Cyber Security and US Elections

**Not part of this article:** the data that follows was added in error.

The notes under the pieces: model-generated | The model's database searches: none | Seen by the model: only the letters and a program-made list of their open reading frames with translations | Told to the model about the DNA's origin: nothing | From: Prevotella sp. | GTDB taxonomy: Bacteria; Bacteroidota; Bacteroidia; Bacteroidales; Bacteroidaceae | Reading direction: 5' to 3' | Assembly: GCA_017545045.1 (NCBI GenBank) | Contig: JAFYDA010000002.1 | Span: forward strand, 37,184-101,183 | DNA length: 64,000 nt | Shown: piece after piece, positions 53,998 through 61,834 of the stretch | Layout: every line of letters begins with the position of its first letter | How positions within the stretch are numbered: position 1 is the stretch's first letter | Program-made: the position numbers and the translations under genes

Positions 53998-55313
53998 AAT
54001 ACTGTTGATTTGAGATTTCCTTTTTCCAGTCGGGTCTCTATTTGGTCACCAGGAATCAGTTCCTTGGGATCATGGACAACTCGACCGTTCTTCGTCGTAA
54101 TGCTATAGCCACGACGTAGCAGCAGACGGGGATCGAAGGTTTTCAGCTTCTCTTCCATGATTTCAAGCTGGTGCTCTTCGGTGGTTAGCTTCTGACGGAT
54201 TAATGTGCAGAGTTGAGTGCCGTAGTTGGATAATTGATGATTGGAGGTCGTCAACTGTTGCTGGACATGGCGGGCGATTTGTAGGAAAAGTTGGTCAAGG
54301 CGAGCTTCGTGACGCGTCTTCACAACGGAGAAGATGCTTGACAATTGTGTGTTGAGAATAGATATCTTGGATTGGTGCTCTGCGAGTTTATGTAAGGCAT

It is still too soon to predict the results of the US elections but one things is quite certain if Hillary Clinton loses the coming election, one reason would be her indiscretion in the cyber space. In March 2015, it became publicly known that Clinton, during her tenure as US Secretary of State, had exclusively used her family’s private email server for official communications, rather than official State Department email accounts maintained on federal servers. Those official communications included thousands of emails that would later be marked classified by the State Department retroactively. The FBI investigated her for wrong doing. The FBI investigations didn’t really exonerate but left her with a huge question mark on her political future. She has really emerged from this controversy bruised and battered with a large and growing majority of voters wondering if she can be trusted with official secrets.  According to the latest New York Times/CBS News poll, as she prepares to accept her party nomination at the convention in Philadelphia this month, she will confront an electorate in which 67 percent of voters say she is not honest and trustworthy. That number is up five percentage points from a CBS News poll conducted last month, before the FBI released its findings. Her six-percentage-point lead over the presumptive Republican nominee, Donald J. Trump, according to poll conducted last month has evaporated. The two candidates are now tied in a general election matchup, the new poll indicates, with each receiving the support of 40 percent of voters.  Compare this with the situation in Pakistan. We don’t know if our ministers or top officials use official servers or not or for that matter do they have official servers in their ministries or departments. We aren’t very sure if they use email addresses with exclusive domain names or they find it easier to use free services like gmail, hotmail and yahoo. One doesn’t know if our advisor or secretary foreign affairs use the official Ministry of Foreign Affairs (mofa.gov.pk) address or they find it more convenient to use their private gmail address created by a child or a grandchild. I know for certain that many bureaucrats can now be reached on their email addresses and in some cases they and not their personal assistants check up their emails on regular basis.     Free email services are insecure and vulnerable to hacking and these include popular mail services, including Gmail, Outlook and Yahoo. Their servers are all located without exception in the US. The companies providing free email services are also under obligation to share their data with the government. So there is double risk of unofficial and unofficial intrusion. Information can be sucked out without the user knowledge and there is no recourse to justice. The user has freely committed himself or herself to use their services without any damages to the sources. Even in case of official domains through private web hosting services, the servers are located outside the country.     Surprisingly in a country, where a prime minister has literally been floored by his political opponents because of a massive data breach of a Panamian legal firm Mossack Foneca storing the names of at least 200,000 companies, trusts and foundations set up in 21 jurisdictions. The massive tranches of information made available by the International Consortium of Journalist (ICIJ) caused turbulence worldwide. The ICIJ said it was putting the information online “in the public interest.” So what has been done about cyber security in a country, whose chief executive remains in the eye of the storm? Practically nothing! There is an urgent need to craft a proper national cyber security policy. We are still grappling with cybercrime bill in the face of intense opposition by digital rights campaigners.  Next we need to create an office of a national cybersecurity czar, who should be reporting directly to the prime minister.  There are too many agencies with turf rivalry issues to have a one window operation in this matter of acute national security. The government also needs to dedicate substantial amounts of money to shore up national cyber security defenses. This money should be made available under the head of cyber security. This is the area of next warfare and many countries allocate substantial amounts to safeguard their digital frontiers. National security means having impregnable cyber defenses.

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